Perhaps the only thing Americans love more than the story of a murder is a song about one. Many of our readers know the beloved tune “Mack the Knife,” a tale of a murderous thief passed down in song for generations, and longtime favorite of Bobby Darin, Frank Sinatra, and Louis Armstrong. But what about another killer, old Tom Dooley, whose story begins promptly with his end, with Dooley swinging by the neck from an old oak tree?
Though modern ears might strain to recognize it now, a mere fifty years ago “Tom Dooley” was one of the most popular tunes on the airwaves, thanks to a rendition recorded in 1958 by folk ensemble The Kingston Trio. Every good legend has a seed of truth at its heart, and this one is no exception: who was Tom, who did he kill, and how did he end up dead?
In his book The True Story of Tom Dooley: From Western North Carolina Mystery to Folk Legend, author and scientist John Edward Fletcher explores the origins of the Dooley saga, set in the shadow of the Blue Ridge Mountains in Wilkes County, North Carolina. A tale of Civil War-era love, lust, deceit, and murder, Dooley’s story has captivated storytellers and songwriters for over 150 years—in more modern times, even the Carolina Chocolate Drops have paid tribute in song (their version called “Tom Dula” uses the birth spelling of his name).
The nutshell version of the story is this: Dooley, a young Confederate veteran from Wilkes County was engaged in an illicit love triangle first with his teenage paramour Ann Foster Melton, then later with Melton’s cousin Laura Foster. Foster had recently moved to the area, but had brought with her more than just petticoats in her valise: unbeknownst to her new lover, she also carried the disease of syphilis, for which she was seeking treatment in town.
When Dooley became the recipient of ‘the gift that keeps on giving,’ he became enraged and, allegedly with Melton’s urging, sought to dispatch the woman who had become the source of his plight. One day in May 1866, Foster had arranged to meet Dooley at an abandoned blacksmith shop on the side of the mountain—potentially to elope—but once she left home, she never returned. Small world as Wilkes County was, it was not long before her absence was discovered, and with his liaisons an open secret, and lacking any reasonable alibi for his movements, Dooley was caught, tried, convicted, and in short order, hung. (Melton was charged as a conspirator, but acquitted.)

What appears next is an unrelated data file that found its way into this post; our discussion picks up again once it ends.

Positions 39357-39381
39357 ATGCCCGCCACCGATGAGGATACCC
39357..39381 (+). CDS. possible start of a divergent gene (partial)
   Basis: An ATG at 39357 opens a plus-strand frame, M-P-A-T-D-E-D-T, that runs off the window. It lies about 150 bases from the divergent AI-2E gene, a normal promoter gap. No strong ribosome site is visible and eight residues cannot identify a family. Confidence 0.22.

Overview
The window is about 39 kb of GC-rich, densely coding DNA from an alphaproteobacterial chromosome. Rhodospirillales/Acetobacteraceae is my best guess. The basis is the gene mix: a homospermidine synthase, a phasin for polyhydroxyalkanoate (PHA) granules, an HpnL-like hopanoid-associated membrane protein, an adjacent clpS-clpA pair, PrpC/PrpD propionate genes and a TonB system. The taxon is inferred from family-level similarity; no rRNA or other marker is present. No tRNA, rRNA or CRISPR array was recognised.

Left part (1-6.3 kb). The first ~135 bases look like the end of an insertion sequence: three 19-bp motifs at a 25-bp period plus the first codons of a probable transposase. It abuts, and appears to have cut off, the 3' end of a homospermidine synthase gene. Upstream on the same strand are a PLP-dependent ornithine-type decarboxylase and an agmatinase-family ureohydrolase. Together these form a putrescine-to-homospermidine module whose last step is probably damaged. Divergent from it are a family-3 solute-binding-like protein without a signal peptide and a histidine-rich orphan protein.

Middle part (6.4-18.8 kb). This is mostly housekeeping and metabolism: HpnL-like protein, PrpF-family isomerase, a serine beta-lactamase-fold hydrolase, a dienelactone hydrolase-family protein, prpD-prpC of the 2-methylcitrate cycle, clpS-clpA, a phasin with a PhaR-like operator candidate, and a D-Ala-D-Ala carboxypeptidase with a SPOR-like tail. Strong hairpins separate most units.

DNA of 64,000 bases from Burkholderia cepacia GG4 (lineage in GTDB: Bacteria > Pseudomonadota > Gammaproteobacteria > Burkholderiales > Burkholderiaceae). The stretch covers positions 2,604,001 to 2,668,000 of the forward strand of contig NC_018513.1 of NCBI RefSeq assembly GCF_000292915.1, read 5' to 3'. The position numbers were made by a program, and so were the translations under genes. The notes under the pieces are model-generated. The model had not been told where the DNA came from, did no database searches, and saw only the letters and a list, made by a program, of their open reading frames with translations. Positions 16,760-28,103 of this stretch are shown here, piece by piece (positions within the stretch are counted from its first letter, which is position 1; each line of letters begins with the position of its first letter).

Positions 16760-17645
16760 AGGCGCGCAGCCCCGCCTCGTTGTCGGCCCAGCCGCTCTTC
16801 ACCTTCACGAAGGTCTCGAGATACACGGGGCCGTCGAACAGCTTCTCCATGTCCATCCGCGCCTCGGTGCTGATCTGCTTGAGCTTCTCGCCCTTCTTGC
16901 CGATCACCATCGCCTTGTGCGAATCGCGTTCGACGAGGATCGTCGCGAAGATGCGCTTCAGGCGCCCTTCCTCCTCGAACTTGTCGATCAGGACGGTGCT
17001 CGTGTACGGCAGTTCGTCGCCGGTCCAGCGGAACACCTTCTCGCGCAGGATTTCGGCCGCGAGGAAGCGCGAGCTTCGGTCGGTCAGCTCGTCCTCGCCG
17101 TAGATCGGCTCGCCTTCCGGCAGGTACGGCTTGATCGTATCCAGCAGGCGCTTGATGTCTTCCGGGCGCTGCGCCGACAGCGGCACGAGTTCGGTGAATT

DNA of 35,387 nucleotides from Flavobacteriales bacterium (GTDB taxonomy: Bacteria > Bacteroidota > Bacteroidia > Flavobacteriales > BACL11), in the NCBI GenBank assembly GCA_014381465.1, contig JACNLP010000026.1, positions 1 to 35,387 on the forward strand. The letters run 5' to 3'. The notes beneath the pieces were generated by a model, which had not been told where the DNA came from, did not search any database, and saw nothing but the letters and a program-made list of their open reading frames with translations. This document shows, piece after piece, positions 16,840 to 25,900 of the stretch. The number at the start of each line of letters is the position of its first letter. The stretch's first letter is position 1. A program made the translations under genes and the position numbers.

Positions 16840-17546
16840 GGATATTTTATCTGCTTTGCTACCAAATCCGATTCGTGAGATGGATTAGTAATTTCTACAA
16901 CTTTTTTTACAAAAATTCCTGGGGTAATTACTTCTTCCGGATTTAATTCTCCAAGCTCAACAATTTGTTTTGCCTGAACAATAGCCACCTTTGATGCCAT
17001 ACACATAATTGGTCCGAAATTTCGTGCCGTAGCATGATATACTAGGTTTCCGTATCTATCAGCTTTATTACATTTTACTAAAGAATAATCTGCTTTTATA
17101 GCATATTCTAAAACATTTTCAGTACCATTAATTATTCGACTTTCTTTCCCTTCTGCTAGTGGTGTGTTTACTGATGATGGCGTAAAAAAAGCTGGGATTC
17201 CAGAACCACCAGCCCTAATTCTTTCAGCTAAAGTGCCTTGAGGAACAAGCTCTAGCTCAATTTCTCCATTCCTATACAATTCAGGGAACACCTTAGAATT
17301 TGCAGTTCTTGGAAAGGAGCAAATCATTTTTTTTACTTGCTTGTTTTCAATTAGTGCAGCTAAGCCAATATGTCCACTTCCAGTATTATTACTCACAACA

Did syphilis convict a killer? Find out.
Dooley’s exit from this world only hastened his entrance into local folklore, however, and even while descendants of the family were still alive, poems, songs and ballads began to form recounting the torrid affair. Fascinating to observe, however, is how much the songs got wrong: not only did some of them claim Foster was pregnant (no evidence exists that she was), but in some cases, they even invented characters that had no basis in fact, such as an alleged sheriff named Bob Greyson who (depending on the account) either caught Dooley as a fugitive or instigated the whole thing altogether.
We’ve looked before at how crime legend can congeal into crime fact, both with Mad Madame LaLaurie in New Orleans and Maria Hallett in Cape Cod. Until Fletcher’s account, much of the Dooley story was consigned to rumor, hearsay, recollection, and gossip. Yet his careful examination of the sources—including direct transcripts from the trial and one of the most compelling narrative accounts of the symptoms of syphilis in print—lifts the facts straight into the light.
But don’t let that stop you from enjoying the songs—there’s a reason they’re as catchy as can be. Take a listen to the Kingston Trio here, and for the full story of Dooley’s crime, told for the first time in print, pick up Fletcher’s book as well. Happy reading—and watch out for those love triangles!
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